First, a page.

BECK: All right. Frank, I remember when I was young and naive like that. I mean, come on, man. Political correctness is killing us on everything.

Coming up next, I`ve got a sandwich shop, a sandwich shop in Philadelphia that is requiring its customers to speak English. No big deal, right? I mean, yes, if you were living in the land of common sense like Frank. This is America 2007, not so much common sense. I`ll explain in just a second.

Then, I`m all about full disclosure, especially when it comes to the media. NBC News, hmm, gee, not so much. I`ll explain in just a bit.


BECK: I`m pretty sure it`s safe to say that immigration is kind of a tender issue for some in this country. I mean, I`m guessing here. But I think a six-hour public discrimination hearing about two "English-only" signs hung at a private business might indicate feelings on both sides of the issue are, shall we say, inflamed?

Joey Vento, business owner who started this particular fire.

Joey, the signs at Geno`s Steaks, which by the way, if you ever go to Philadelphia, do not have another cheesesteak anyplace but Geno`s. It is the best. Your sign says, "This is America. When ordering, please speak English."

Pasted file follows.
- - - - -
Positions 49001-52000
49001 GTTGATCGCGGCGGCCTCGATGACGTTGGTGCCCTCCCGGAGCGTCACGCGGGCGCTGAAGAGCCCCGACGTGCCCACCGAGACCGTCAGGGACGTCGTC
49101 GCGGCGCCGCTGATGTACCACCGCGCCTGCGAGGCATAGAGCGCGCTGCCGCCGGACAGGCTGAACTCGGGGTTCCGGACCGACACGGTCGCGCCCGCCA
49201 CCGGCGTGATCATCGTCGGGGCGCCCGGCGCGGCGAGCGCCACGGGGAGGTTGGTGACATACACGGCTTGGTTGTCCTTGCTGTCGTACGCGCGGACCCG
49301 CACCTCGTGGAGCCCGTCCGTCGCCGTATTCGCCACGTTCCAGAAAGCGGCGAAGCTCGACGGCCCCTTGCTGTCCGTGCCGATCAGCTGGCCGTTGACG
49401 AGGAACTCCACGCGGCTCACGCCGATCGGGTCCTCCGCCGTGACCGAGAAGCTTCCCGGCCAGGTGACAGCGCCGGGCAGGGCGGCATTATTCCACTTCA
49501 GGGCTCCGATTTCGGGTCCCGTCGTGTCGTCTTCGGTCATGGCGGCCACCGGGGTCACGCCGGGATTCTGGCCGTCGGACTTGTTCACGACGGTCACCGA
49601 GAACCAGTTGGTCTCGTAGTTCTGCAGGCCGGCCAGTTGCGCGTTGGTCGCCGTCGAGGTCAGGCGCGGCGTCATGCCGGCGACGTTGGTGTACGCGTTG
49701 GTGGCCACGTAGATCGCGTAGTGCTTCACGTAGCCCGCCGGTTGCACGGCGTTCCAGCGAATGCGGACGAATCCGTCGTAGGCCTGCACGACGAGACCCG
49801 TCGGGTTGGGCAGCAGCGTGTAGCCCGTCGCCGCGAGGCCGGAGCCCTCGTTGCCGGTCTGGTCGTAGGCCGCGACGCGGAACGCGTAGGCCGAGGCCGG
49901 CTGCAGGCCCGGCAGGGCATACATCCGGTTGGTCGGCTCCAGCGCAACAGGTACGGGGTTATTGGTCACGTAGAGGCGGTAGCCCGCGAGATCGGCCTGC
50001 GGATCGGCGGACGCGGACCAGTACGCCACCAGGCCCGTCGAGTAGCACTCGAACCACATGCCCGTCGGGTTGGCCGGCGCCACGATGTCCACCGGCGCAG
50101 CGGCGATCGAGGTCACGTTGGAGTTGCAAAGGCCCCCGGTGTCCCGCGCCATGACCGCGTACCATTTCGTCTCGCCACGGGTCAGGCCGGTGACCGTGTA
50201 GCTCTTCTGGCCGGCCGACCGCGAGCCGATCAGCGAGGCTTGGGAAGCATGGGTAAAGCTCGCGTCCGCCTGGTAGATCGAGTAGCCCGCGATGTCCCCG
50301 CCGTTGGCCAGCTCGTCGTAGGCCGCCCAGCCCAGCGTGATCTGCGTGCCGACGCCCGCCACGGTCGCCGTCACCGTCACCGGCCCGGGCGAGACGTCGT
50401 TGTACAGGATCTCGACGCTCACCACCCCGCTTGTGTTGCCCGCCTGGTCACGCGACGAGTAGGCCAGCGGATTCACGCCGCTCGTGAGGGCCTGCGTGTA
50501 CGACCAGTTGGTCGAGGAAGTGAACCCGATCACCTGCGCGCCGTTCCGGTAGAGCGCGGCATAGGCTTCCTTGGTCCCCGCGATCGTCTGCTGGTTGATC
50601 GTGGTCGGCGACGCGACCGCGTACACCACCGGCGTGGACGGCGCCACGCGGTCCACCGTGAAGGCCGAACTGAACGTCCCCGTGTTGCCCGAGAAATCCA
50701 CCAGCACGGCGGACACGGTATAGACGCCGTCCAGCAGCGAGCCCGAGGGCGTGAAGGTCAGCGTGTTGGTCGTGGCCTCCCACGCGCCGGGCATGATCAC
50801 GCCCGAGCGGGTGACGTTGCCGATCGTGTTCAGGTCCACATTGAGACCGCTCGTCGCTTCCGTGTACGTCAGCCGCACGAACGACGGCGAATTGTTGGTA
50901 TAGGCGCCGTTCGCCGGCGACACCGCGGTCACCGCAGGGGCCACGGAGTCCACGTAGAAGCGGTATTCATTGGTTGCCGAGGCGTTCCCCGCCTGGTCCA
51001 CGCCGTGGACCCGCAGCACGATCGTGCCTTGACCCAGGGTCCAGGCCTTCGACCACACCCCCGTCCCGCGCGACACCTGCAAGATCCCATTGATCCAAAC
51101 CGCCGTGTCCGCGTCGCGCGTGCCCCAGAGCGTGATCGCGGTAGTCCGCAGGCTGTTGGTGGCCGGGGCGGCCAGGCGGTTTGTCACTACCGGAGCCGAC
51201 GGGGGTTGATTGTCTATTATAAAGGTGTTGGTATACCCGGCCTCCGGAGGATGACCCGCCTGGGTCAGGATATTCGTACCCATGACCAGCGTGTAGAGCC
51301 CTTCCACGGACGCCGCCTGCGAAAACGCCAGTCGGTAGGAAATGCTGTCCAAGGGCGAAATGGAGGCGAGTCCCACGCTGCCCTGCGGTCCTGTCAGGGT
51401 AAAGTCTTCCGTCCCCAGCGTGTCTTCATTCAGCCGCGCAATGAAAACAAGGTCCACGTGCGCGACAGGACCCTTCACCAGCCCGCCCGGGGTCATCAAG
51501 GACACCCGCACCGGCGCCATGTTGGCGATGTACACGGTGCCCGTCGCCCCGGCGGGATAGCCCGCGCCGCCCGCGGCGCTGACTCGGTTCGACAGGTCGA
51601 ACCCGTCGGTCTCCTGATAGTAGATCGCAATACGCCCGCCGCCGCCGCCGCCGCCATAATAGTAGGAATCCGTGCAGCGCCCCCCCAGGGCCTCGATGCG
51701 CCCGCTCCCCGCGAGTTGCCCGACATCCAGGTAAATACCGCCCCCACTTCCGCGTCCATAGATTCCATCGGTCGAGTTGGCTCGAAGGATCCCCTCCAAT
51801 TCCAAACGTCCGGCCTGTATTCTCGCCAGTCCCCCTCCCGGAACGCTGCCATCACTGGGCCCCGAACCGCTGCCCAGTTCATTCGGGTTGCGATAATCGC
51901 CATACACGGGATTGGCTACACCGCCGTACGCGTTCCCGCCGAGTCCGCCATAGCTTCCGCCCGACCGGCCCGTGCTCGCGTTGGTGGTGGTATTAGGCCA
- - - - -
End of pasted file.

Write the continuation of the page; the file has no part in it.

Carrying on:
Did you and your jackbooted thugs ever just drag people out because they tried to order in another language?

JOEY VENTO, OWNER, GENO`S TEAKS: Glenn, first, it`s an honor to be on your show.

BECK: Thank you, sir.

VENTO: No, first of all, they dropped the discrimination suit because they knew and they found out Joey Vento never discriminated against anybody for a language problem. So they dropped that suit.

The suit now says it`s just an offensive sign. And the sign is offensive to non-speaking English people. Well, if you don`t speak English, you can`t read the sign. So how is that offensive?

BECK: May I ask a question, Joey?


BECK: I mean, you`re a lifetime Philadelphian, are you not?


BECK: Yes. So you`ve seen some crazy things in your city.


BECK: Yes. The Philadelphia Commission on Human Relations. Does Philadelphia not have something better to spend their money on?

VENTO: Well, you would seem to think so. They brought a big firm in. And you know, they`re very expensive. So the taxpayers are going to be picking up the tab on this. And I don`t know if the people are aware of that.